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That Hollywood was falling under suspicion of Communist sympathies made a return to pious subject matter even more appealing.
Color and (later) widescreen and stereophonic sound also promised to be formidable weapons in the looming competition with the new medium of television.
In this legendary scene (derived from the second-century he screen story shifts the emphasis heavily toward the young lovers, ultimately portrayed by a mature Robert Taylor and Hollywood newcomer Deborah Kerr. ” proclaimed the lurid posters, “the most genuinely colossal film you are likely to see for the rest of your lives.” On this level, the film certainly delivers.
The Christian background, including some old-fashioned Bible-postcard-style flashbacks, is provided by Finlay Currie and Abraham Sofaer as the apostles Peter and Paul. It was the most expensive film ever made to that point, a historical recreation on a vastly larger scale than Paramount’s (1953), although the latter more often finds its place in the history books, thanks to its introduction of widescreen exhibition.
The opportunity to recreate a past age amid lavish visual pageantry was a natural for the cinema.
So, it must be admitted, was the opportunity to present (with guaranteed church approval) stories tinged with sex and violence.
There had even been a scheme to make the film in Mexico during World War II, but the project as we know it took shape after the war.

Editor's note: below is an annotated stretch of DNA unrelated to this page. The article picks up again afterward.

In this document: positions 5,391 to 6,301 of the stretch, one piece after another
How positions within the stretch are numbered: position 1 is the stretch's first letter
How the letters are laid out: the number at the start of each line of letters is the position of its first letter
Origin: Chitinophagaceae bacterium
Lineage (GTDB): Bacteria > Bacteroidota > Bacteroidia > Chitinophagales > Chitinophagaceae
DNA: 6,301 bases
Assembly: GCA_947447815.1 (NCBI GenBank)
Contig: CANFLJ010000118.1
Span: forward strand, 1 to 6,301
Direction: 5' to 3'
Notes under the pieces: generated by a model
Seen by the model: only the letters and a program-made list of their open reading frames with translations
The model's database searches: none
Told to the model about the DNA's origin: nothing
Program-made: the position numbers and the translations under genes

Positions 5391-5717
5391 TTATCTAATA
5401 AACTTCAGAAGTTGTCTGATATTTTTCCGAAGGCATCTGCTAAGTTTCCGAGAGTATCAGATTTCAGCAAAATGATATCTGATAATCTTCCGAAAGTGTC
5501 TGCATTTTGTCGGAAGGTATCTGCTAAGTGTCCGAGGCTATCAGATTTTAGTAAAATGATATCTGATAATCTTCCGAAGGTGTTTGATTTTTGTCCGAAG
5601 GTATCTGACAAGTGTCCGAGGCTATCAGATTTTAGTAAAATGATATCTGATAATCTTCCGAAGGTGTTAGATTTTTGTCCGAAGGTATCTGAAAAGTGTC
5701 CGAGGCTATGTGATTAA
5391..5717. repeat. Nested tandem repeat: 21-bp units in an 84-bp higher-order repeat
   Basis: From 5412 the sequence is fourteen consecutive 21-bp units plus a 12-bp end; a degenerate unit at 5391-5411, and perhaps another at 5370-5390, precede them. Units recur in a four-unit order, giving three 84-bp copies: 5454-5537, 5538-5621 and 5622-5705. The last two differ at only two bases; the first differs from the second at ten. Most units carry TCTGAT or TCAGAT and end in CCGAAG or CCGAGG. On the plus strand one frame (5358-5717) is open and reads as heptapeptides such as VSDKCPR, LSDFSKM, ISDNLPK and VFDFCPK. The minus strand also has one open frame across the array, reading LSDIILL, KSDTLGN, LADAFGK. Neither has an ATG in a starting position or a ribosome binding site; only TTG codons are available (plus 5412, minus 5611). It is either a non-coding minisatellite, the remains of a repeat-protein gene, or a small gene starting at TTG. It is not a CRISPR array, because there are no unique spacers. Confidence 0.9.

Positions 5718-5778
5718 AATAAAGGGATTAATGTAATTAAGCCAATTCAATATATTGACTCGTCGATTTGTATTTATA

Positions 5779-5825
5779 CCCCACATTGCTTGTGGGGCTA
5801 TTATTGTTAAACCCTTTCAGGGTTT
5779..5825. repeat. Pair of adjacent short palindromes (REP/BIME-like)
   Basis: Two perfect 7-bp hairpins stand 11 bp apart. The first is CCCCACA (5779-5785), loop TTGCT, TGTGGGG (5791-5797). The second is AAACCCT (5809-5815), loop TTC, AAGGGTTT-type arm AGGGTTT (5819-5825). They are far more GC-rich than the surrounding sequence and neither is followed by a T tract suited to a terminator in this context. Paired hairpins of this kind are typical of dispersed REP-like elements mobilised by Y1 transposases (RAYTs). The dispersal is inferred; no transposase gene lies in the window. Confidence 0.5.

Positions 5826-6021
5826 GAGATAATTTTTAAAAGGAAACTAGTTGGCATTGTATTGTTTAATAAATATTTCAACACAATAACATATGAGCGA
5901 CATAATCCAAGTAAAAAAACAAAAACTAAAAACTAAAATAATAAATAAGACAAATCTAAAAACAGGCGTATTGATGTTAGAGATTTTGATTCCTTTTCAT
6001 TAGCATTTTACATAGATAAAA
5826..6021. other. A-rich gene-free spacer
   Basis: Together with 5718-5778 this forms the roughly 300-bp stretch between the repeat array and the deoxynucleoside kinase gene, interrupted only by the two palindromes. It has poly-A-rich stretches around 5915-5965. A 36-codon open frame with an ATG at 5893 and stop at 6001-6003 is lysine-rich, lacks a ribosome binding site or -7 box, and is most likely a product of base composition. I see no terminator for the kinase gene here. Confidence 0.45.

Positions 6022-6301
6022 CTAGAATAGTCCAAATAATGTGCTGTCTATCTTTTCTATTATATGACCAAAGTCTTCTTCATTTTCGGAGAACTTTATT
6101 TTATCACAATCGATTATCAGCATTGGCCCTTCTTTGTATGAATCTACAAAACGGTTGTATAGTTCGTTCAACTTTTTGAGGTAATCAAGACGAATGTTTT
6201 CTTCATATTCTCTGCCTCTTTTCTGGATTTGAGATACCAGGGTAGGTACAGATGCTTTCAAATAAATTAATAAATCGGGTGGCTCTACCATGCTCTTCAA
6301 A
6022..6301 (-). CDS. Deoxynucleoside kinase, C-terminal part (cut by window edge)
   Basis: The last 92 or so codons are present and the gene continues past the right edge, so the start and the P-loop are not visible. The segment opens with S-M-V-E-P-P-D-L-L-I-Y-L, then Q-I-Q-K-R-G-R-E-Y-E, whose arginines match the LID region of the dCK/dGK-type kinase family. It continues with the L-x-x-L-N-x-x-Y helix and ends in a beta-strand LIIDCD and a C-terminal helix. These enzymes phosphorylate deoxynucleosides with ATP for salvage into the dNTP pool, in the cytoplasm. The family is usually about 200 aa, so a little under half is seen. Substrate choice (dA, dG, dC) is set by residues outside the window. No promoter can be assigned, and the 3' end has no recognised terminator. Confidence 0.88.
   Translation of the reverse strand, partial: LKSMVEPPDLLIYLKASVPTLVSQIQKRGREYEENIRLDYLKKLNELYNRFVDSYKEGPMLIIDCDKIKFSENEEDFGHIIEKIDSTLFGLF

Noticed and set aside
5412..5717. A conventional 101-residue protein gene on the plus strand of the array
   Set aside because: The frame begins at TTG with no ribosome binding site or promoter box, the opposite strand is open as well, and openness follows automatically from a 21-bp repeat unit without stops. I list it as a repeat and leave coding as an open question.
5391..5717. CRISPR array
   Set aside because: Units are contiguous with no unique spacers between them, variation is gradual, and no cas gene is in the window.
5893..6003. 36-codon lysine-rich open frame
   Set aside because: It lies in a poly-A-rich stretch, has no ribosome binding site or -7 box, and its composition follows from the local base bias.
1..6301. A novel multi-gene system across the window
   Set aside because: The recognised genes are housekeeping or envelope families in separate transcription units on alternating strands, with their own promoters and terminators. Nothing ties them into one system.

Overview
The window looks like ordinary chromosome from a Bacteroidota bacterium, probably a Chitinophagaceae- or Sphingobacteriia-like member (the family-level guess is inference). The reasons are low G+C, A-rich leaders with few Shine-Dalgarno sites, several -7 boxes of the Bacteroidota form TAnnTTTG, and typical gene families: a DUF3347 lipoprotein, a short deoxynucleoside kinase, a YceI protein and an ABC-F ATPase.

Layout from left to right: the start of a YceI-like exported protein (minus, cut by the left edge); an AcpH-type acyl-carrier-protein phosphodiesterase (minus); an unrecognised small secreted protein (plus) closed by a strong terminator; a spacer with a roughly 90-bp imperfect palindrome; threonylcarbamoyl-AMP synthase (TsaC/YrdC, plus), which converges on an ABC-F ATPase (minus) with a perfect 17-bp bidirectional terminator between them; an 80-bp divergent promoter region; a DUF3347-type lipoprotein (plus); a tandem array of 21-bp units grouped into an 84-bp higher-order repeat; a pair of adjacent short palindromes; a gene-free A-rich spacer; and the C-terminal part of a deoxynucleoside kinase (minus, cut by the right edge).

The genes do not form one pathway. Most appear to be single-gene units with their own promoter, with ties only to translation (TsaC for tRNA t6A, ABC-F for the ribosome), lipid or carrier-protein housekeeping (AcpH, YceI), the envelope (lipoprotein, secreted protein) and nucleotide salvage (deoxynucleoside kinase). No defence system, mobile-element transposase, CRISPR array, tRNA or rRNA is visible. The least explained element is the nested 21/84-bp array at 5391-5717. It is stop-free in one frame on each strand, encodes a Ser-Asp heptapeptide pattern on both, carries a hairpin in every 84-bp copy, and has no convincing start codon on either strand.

In 1951, the man whose name would come to be so inextricably associated with togas, swords, crosses and such, had never scored any film set more than 200 years in the past (not counting the Arabian Nights fantasy was to be made in Europe and the studio initially considered hiring a European composer. Sidney, however, wanted to hire Rózsa, and although the composer modestly advised that Walton would be better, he was soon assigned to the film.In an article published in the November–December 1951 issue of , he detailed his point of view and his sources, which included the few known surviving fragments of ancient Greek music (since Roman culture was based on Greek models and no Roman music from the period of has survived), plus Jewish melodies for the music of the early Christians.The scholar-composer obviously took great pride in being the first to care about making the music for a film set in ancient Rome match the era of the story, and although his imitation of period music was far from literal—and heavily filtered through his own musical sensibilities—it still provided the soundtrack a convincingly archaic sound remarkable for its time.The success (at least in Europe) of the Franco-Italian (1854), helped spark an international vogue for the quasi-biblical tale.Sienkiewicz’s story had been filmed at least three times previously, most notably in a spectacular 1913 Italian production, a full-length feature that preceded stretched back to the mid-1930s, when Robert Taylor was a rising young star.
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